Coronovirus Lockdown

March 13, 2020

As Belgium joins the latest countries to go into lockdown due to the coronovirus, we would like to take this opportunity to wish you all well, that your families and loved ones may remain safe and healthy and that the outbreak will be over quickly. In the meantime, Shabbat Shalom and stay positive and strong.

Additional Articles

Anti-Zionist group demands colleges reveal staff ties to Israel

An anti-Zionist group in the Netherlands is using a freedom of information request pressure Dutch universities into revealing whether any of their staff members have ties to Israel.
The freedom of information request was filed by "The Rights Forum" group, and also seeks to identify what ties and staff relations exist with Jewish communities and organizations such as the Simon Wiesenthal Centre.
The Chief Rabbi of the Netherlands, Binyomin Jacobs, Chief Rabbi (NL), who also heads up the European Jewish Association’s Committee for Combatting Antisemitism, condemned the The Rights Forum, saying the information request “reeks of antisemitism”.
“The Rights Forum is well known to me. Let us be clear, they want to know any Israeli, any Israeli link and any Jewish people in universities in Holland. The clear inference is that some shadowy Zionist or Jewish cabal is operating in the Dutch university system. This reeks of antisemitism, but it comes as no surprise to me given this group’s reputation.”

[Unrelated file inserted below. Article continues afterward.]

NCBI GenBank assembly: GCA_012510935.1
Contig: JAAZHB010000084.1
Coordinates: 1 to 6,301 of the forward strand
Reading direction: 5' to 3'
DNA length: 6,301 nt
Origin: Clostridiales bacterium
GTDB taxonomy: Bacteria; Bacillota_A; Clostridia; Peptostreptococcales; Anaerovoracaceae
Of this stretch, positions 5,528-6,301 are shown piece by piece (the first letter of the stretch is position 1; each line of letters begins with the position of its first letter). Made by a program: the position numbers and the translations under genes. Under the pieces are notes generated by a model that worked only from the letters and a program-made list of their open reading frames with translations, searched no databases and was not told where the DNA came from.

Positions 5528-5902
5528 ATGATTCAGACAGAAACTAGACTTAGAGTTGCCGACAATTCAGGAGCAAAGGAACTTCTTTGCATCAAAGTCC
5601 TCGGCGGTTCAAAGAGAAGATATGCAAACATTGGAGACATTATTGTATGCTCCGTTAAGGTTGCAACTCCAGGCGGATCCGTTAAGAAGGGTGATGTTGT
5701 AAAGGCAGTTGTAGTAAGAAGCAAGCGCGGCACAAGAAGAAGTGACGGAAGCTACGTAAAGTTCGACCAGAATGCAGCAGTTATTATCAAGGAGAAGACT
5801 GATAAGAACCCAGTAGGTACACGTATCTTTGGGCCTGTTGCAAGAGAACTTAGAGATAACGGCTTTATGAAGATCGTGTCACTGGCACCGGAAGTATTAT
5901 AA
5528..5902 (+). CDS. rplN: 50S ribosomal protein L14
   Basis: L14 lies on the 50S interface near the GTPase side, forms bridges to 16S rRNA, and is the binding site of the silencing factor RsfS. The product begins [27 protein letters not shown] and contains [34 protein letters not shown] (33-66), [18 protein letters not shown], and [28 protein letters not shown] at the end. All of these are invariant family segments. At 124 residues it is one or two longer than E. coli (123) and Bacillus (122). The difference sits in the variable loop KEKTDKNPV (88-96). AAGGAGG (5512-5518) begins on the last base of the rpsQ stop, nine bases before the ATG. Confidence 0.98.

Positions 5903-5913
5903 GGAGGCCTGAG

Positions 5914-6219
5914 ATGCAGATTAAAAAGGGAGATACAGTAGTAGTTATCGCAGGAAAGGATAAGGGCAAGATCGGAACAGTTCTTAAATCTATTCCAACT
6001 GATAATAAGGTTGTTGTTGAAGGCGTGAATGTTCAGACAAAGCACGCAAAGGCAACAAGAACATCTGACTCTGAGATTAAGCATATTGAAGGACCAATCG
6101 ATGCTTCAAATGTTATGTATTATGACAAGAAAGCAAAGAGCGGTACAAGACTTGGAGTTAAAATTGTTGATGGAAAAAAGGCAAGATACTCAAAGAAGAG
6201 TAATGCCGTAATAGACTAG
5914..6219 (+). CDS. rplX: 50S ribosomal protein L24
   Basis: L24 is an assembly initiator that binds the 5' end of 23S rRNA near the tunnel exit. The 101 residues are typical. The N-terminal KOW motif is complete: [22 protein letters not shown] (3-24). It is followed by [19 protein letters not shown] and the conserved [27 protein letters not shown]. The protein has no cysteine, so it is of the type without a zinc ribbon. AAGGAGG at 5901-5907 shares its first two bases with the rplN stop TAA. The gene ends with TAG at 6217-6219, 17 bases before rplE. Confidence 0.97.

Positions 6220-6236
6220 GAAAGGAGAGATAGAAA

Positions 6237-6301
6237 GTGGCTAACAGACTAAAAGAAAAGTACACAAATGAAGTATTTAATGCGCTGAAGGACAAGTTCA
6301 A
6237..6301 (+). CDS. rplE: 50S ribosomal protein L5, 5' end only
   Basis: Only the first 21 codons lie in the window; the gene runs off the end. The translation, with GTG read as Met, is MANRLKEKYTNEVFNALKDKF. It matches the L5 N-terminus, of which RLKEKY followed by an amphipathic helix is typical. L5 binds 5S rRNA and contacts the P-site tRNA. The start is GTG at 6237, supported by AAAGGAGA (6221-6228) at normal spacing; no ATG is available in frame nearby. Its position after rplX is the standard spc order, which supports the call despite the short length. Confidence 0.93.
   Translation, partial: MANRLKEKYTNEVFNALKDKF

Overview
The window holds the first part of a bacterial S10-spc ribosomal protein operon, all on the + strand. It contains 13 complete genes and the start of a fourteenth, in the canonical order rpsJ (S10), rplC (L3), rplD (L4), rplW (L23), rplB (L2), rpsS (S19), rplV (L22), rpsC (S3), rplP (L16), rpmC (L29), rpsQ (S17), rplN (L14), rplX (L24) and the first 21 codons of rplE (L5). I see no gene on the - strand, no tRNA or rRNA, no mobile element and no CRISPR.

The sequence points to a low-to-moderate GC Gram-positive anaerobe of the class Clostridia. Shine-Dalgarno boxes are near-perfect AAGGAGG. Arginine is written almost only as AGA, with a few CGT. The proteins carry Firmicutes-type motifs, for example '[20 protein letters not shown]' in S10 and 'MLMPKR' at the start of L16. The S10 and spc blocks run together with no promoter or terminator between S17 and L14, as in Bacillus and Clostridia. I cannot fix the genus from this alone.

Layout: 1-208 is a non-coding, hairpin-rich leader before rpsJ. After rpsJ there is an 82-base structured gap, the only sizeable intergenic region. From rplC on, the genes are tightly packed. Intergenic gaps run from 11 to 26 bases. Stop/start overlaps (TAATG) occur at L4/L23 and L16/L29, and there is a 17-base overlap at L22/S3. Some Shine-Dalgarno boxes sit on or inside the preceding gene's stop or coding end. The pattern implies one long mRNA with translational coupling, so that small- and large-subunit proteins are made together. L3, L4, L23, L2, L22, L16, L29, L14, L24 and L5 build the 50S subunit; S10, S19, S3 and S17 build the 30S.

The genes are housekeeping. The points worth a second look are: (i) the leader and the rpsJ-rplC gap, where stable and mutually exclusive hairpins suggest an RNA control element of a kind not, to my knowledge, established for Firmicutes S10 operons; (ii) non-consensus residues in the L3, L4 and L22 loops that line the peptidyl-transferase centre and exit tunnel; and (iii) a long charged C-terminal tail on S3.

“No. What really concerns me is the number of universities that were so compliant with such a transparently antisemitic request. It reminds us that most mayors cooperated during the occupation to pass on the names of their Jewish citizens to the Germans.”
“The difference between anti-Zionism and antisemitism is now wafer thin. In all my many years in Holland I can seldom remember such a toxic environment for Jews. This is an appalling submission to the base instincts of an openly hostile group towards Israel, the world’s only Jewish State.”

COVID Diary- Reflections from Our Advisory Board Member Rabbi Binyomin Jacobs

Every Day during the Corona crisis our Advisory Board Member Chief Rabbi Binyomin Jacobs (NL) writes a diary, on request of the Jewish Cultural Quarter in Amsterdam, which is published on the website of the NIW, the only Jewish Dutch Magazine. Rabbi Jacobs is the head of Inter Governmental Relationships at the Rabbinical Centre of Europe. We will be regularly publishing a selection of his informative, sometimes light hearted, but always wise pieces.

For our Dutch readers you can follow the diary every day at NIW home page: https://niw.nl
Column NIW 38 GB